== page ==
neighbors

A new report released by the USDA’s Advisory Committee of Biotechnology and 21st Century Agriculture received condemnation by the National Organic Coalition—an alliance of organizations focused on maintaining the integrity of organic standards.

According to a press release from the NOC, the report in question recommends that farmers not growing GMO crops, be they farming organic or just non-GMO conventional crops, take costly steps to insure themselves against contamination from GMO crops. “The AC21 report takes responsibility for GE contamination prevention out of the hands of USDA and the biotech industry where it belongs and puts it squarely on the backs of organic and non-GE farmers,” said Andrew Kimbrell, executive director at Center for Food Safety and a NOC member in a statement released by the coalition. “This ill-conceived solution of penalizing the victim is fundamentally unjust and fails to address the root cause of the problem – transgenic contamination.”

The NOC claims that in August 2011, the USDA-appointed AC21 group was tasked with determining compensation recommendations for farmers who’d lost crops due to GMO contamination. According to the NOC, the AC21’s “underlying assumption” was that “as long as farmers are adequately compensated, GE contamination is a permissible and acceptable cost of doing business for organic and non-GE farmers.”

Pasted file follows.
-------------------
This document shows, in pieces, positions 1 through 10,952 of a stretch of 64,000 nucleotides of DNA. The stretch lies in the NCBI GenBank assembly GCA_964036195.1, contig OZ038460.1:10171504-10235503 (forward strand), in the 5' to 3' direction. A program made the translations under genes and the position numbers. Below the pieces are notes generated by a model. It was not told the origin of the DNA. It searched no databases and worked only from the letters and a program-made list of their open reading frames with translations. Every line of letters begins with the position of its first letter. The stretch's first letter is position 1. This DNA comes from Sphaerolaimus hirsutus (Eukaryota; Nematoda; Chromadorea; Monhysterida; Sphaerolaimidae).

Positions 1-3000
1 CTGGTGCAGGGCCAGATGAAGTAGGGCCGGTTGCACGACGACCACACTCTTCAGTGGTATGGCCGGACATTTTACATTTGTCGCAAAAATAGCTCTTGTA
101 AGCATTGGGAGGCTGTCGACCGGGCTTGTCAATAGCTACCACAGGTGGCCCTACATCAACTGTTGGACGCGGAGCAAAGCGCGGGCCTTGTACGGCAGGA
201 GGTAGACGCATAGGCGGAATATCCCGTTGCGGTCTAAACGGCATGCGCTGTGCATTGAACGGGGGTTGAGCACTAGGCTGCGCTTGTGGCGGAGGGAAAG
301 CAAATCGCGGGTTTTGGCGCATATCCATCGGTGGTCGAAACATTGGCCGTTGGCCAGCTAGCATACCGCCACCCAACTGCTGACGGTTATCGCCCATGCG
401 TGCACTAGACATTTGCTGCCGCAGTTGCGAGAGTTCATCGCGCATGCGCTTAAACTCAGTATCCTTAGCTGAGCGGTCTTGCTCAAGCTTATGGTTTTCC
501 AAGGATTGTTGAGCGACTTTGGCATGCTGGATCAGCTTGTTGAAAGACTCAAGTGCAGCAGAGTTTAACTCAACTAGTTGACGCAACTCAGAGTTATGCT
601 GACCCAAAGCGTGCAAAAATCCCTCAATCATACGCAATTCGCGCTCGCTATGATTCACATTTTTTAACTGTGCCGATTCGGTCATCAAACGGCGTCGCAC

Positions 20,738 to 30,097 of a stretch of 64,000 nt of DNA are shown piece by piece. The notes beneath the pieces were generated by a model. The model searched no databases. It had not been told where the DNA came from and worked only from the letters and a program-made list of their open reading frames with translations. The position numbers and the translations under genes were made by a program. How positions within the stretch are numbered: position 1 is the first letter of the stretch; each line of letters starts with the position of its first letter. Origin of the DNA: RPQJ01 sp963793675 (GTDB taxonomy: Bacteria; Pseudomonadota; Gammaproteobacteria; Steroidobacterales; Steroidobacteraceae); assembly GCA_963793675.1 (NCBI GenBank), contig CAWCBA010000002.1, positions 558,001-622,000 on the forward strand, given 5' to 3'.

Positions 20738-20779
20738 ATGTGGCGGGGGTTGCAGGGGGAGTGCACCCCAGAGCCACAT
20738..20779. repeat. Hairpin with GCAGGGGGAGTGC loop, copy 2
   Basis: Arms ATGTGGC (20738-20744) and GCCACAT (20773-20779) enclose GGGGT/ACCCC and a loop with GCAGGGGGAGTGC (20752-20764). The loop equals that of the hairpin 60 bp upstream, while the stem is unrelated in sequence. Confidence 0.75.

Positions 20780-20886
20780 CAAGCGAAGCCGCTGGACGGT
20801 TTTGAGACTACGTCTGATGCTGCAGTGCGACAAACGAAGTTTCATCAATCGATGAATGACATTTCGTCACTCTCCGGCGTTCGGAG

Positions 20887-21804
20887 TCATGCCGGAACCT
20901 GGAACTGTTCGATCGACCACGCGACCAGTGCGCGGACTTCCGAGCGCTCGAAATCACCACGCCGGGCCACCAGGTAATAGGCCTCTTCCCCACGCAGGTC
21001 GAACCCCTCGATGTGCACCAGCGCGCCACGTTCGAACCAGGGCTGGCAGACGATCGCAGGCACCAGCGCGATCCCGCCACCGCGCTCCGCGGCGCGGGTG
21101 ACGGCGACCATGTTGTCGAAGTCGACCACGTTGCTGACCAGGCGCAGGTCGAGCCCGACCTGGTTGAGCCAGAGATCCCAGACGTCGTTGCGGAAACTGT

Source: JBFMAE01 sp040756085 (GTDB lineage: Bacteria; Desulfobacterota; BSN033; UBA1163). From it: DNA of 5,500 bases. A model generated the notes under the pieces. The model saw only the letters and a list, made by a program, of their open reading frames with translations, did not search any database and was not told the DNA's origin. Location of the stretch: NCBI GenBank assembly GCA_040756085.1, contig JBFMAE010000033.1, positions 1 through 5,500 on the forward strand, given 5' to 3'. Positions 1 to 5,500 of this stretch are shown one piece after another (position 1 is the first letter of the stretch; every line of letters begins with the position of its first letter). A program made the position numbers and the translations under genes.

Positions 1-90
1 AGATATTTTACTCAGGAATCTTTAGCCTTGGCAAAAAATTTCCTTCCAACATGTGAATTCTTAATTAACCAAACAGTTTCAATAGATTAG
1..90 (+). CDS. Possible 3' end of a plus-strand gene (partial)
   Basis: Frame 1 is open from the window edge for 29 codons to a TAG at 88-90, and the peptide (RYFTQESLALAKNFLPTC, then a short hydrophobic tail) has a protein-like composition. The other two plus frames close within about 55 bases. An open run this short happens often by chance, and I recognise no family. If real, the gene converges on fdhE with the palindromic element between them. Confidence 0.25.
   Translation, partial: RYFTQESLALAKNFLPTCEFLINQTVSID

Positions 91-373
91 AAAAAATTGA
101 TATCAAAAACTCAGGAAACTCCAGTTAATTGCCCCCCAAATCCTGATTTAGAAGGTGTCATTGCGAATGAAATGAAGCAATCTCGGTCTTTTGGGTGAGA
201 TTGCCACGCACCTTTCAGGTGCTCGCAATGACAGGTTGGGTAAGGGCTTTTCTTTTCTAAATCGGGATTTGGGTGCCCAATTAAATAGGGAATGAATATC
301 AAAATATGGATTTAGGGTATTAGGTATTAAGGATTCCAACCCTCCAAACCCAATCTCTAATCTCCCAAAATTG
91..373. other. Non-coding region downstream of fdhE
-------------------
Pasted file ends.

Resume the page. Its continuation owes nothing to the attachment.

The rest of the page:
With no current established scientific evidence that shows cross-contamination of GMO crops to non-GMO crops can be effectively prevented in open agriculture, the NOC executive director Liana Hoodes said of the compensation model put forth by AC21, “This is completely the wrong approach to tackling the GE contamination problem,” adding that the USDA “must prevent GE contamination by mandating pollution prevention measures and by making transgenic polluters, including GE technology owners, pay for their contamination.”

The report also received criticism from the NOC for recommending that GMO farmers and non-GMO farmer neighbors develop “co-existence agreements,” which is difficult, according to the coalition because contamination makes organic and non-GMO farmers “the clear losers under these conditions, as GE contamination precludes them from growing the crops of their choice.”

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